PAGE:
A lawyer will be familiar with the general conditions and standard terms of a Commercial Lease, enabling them to quickly and efficiently find anything that is out of the ordinary. A lawyer will also be able to assist you in negotiating Lease terms that are most beneficial to your interests.

For Tenants

When negotiating the terms of a Commercial Lease, a tenant should aim to:

  • Ensure that none of the General Conditions of a standard Lease are excluded;
  • Negotiate for a minimal bond;
  • Avoid the inclusion of conditions relating to the Principal Properties and Securities Act, which could enable the landlord to place a charge over your business assets or your house;
  • Ensure the usage of the premises as defined within the Commercial Lease allows for the type of business you intend to conduct, or is broad enough to incorporate what you want to do.

For Landlords

When negotiating the terms of a Commercial Lease, a landlord should aim to:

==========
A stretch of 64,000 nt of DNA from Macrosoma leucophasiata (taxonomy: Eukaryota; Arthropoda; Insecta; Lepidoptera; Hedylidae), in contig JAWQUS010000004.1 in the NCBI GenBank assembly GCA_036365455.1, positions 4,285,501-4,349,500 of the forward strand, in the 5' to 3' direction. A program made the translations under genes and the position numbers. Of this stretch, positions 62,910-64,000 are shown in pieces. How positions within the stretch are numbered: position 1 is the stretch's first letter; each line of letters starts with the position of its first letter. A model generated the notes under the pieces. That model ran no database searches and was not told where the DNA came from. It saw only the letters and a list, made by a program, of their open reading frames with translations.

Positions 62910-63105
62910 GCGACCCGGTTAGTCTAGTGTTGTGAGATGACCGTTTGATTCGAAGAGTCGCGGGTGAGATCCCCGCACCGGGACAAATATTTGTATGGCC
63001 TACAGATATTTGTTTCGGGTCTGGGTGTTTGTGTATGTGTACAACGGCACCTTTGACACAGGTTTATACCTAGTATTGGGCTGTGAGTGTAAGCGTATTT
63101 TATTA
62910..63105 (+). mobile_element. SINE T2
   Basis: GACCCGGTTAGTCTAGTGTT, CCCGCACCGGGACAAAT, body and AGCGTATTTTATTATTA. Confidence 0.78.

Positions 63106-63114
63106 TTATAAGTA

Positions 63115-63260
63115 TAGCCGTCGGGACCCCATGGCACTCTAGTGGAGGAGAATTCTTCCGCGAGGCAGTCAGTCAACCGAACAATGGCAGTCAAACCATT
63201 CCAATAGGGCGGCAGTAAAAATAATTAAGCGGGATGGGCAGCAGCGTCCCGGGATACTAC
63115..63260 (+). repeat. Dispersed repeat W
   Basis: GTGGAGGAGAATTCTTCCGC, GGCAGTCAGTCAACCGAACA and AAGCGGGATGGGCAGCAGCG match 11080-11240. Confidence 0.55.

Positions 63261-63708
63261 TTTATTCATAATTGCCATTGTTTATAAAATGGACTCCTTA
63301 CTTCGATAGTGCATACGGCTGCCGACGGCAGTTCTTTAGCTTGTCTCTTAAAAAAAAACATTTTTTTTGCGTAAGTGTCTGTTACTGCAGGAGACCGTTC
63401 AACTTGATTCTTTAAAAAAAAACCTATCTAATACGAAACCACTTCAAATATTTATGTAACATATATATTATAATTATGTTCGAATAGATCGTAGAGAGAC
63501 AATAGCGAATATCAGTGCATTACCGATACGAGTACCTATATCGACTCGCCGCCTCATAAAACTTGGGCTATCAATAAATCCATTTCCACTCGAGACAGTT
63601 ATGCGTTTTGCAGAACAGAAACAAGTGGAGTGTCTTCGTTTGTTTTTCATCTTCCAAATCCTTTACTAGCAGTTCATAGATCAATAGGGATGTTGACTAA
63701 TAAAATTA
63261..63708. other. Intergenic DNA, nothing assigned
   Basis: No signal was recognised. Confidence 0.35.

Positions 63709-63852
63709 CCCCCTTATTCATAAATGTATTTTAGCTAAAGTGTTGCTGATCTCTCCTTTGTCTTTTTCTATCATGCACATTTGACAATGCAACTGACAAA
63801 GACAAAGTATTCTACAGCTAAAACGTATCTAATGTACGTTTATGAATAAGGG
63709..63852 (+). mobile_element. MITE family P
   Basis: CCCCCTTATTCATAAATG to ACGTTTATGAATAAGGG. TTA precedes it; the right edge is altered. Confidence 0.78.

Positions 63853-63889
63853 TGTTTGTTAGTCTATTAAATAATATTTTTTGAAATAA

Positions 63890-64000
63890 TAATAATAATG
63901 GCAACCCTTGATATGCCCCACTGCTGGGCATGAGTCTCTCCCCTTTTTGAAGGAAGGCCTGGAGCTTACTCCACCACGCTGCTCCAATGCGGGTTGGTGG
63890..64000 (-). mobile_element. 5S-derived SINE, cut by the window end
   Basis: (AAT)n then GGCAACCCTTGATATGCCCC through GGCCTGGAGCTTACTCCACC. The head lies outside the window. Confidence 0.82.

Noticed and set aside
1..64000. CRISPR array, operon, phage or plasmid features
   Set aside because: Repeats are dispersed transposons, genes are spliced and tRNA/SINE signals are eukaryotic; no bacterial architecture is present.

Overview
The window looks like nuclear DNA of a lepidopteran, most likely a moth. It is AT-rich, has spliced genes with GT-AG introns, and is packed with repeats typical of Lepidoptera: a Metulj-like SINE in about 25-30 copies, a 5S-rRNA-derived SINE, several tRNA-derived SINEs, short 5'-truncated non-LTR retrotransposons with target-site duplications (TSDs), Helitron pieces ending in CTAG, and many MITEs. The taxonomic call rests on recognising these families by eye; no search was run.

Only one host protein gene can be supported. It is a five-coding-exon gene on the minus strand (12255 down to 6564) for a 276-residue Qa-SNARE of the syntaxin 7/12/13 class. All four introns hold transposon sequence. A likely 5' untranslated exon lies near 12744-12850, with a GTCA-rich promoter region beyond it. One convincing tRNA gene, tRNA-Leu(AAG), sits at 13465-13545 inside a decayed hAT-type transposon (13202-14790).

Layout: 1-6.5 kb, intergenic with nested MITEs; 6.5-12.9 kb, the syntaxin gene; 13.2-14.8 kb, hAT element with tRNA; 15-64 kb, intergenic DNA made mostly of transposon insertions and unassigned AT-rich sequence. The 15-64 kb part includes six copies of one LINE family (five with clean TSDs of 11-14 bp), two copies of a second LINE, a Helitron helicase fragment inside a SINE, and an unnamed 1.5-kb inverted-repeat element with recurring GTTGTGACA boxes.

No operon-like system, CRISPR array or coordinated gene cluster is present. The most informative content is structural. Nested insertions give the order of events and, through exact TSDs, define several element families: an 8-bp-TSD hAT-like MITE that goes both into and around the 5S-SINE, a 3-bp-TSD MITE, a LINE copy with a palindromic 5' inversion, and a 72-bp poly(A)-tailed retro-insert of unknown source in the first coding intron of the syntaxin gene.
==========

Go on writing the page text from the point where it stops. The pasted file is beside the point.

• Ensure the Lease allows you to place a charge over the tenant’s property under the Principal Properties and Securities Act;
  • Ensure your liability for rates and insurance is minimal;
  • Ensure the bond amount is sufficient to cover yourself for any damage the tenant might cause to the premises;
  • Make sure the Lease provides for appropriate increases in rental throughout the term and at the commencement of each further term.

Summary

Commercial Lease is similar in its role to a standard Residential Lease, in that it sets out the rights and responsibilities of landlords and tenants in relation to each other.

There are two types of Commercial Lease: Retail and Non-Retail. Retail Commercial Lease are applicable where the tenant intends to use the premises to sell goods and services to the public. Non-Retail Commercial Leases are applicable for all other business purposes.

Landlords and tenants will largely be competing for interests and terms that might be direct opposition to one another. Before negotiating the terms of a Commercial Lease, you should know which rights you should aim to have covered under the terms.

If you employ the services of a lawyer when negotiating the terms of your Commercial Lease, they will be able to assist you in achieving the most ideal Lease terms as well as ensuring your best interests are protected. Although it is not required by law, legal representation can be greatly beneficial – for both landlords and tenants – when negotiating a Commercial Lease.

For professional legal advice regarding Commercial Leases, contact Rose Lawyers on 03 9878 5222.